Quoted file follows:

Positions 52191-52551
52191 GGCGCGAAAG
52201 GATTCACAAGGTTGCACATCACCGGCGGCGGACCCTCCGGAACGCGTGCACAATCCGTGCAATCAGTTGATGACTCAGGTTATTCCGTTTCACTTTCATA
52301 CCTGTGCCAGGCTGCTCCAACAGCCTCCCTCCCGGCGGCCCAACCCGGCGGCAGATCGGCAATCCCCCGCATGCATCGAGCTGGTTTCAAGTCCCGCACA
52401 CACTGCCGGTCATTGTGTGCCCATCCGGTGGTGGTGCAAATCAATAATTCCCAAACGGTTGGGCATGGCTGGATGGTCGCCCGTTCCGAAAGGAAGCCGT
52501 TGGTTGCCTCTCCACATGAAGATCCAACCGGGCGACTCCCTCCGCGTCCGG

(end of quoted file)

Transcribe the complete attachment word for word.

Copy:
Positions 52191-52551
52191 GGCGCGAAAG
52201 GATTCACAAGGTTGCACATCACCGGCGGCGGACCCTCCGGAACGCGTGCACAATCCGTGCAATCAGTTGATGACTCAGGTTATTCCGTTTCACTTTCATA
52301 CCTGTGCCAGGCTGCTCCAACAGCCTCCCTCCCGGCGGCCCAACCCGGCGGCAGATCGGCAATCCCCCGCATGCATCGAGCTGGTTTCAAGTCCCGCACA
52401 CACTGCCGGTCATTGTGTGCCCATCCGGTGGTGGTGCAAATCAATAATTCCCAAACGGTTGGGCATGGCTGGATGGTCGCCCGTTCCGAAAGGAAGCCGT
52501 TGGTTGCCTCTCCACATGAAGATCCAACCGGGCGACTCCCTCCGCGTCCGG